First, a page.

Currently, the world market for artificial intelligence is witnessing healthy growth as companies have begun to take advantage of the benefits of this disruptive technology. The global artificial intelligence market is expected to grow 36.1 percent to reach a value of $3.061 billion by 2024, according to IDC. The growth of the market is also supported by a growing base of applications of artificial intelligence solutions in various industries. To date the use of AI has been noticed more in consumer applications in digital and personal assistants such as Google Now, Siri, Alexa, Bixby or Cortana. But this was the beginning.

Where AI is gaining greater momentum is in the enterprise level. Today AI is deployed in many applications such as the use of AI to combat cybercrime, the use of chatbots to provide better service to consumers, the use of AI to improve the “customer experience” or the use of AI on Netflix, Spotify and Amazon (just to mention a few) to further customize the service and anticipate the needs and expectations of the consumer. Such growth in enterprise applications and diversity in the way AI can help companies has prompted governments to invest more in AI and create the right environment for future job seekers to learn the skills, the aptitudes, the applications and best practice. The most recent example of this was announced a few days ago when the UK government issued a £18.5 million public investment to boost diversity in AI tech roles and innovation in online training for adults.

So where is AI being deployed in the enterprise and why? It is well understood that AI will have the greatest impact on job functions where a majority of time is spent collecting and making sense of data. At the top of that list are obviously finance and insurance, as well as healthcare and also retail. When it comes to which applications of artificial intelligence are being used most by firms in 2019, surveys have shown that chatbots top the list with 26 percent of firms saying they use this technology which we’re now calling “conversational artificial intelligence” or “conversational AI.”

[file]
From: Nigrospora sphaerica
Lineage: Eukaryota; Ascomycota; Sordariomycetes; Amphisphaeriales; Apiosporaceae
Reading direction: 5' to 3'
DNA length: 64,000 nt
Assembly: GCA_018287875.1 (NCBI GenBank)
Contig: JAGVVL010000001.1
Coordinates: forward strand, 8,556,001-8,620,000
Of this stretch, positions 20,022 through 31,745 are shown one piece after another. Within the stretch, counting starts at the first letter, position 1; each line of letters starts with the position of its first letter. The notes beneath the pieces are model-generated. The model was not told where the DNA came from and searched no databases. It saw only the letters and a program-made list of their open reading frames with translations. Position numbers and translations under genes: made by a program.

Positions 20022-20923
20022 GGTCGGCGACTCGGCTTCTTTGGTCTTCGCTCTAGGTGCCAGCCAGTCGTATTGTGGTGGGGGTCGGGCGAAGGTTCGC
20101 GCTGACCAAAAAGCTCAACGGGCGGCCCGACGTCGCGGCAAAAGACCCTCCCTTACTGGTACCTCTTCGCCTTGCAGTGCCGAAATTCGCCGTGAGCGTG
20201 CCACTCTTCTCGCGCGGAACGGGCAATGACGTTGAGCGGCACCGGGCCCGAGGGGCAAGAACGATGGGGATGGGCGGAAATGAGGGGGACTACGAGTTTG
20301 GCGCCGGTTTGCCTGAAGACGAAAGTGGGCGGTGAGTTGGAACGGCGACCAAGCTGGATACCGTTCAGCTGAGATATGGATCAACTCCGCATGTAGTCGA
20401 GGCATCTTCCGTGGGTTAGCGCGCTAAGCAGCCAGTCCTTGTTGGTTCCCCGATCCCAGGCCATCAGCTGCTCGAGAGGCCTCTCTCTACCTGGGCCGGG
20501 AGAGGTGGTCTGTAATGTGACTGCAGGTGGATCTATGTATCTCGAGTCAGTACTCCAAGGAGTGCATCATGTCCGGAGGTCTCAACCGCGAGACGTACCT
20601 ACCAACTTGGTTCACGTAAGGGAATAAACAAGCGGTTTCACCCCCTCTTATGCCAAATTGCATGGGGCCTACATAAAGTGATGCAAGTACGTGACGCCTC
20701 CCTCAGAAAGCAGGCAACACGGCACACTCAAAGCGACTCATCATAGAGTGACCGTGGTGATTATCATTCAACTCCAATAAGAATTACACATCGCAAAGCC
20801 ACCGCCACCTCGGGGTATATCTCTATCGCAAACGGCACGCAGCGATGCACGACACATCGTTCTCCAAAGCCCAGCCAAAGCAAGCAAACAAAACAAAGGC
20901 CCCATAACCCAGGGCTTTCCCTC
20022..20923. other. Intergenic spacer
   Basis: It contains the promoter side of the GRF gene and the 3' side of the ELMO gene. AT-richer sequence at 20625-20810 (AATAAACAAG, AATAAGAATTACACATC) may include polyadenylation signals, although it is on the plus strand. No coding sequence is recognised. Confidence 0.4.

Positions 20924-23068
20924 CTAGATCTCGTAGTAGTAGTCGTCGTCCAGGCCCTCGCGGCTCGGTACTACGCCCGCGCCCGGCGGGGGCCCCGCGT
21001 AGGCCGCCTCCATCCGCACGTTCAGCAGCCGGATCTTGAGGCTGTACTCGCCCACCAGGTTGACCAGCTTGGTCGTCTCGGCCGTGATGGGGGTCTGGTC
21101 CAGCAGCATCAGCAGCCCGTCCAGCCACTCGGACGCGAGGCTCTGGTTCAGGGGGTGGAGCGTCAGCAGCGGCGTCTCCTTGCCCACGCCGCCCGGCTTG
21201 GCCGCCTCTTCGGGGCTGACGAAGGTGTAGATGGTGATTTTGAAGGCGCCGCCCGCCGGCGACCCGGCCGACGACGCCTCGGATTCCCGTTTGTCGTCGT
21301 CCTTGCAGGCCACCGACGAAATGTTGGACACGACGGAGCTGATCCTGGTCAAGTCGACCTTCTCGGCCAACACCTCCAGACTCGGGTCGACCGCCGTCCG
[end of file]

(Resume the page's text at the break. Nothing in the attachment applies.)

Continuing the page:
But where the real strides are now being made is in the area of insight driven decision-making which AI can facilitate in real time. A good example of this is Spacemaker, a Norway-based start-up that’s created AI software to help property developers and architects make better design decisions. Described as the world’s first AI-assisted design and construction simulation software for the property development sector, Spacemaker claims to enable property development professionals, such as real estate developers, architects, and urban planners, to quickly generate and evaluate the optimal environmental design for any multi-building residential development.

That’s just one example of how companies have entered a new era ruled by data, and what was once the realm of science fiction can now be cracked using AI and business intelligence to gain valuable intel. Companies can now use machine algorithms to identify trends and insights in vast reams of data and make faster decisions that potentially position them to be competitive in real-time. Here are two really good examples of this.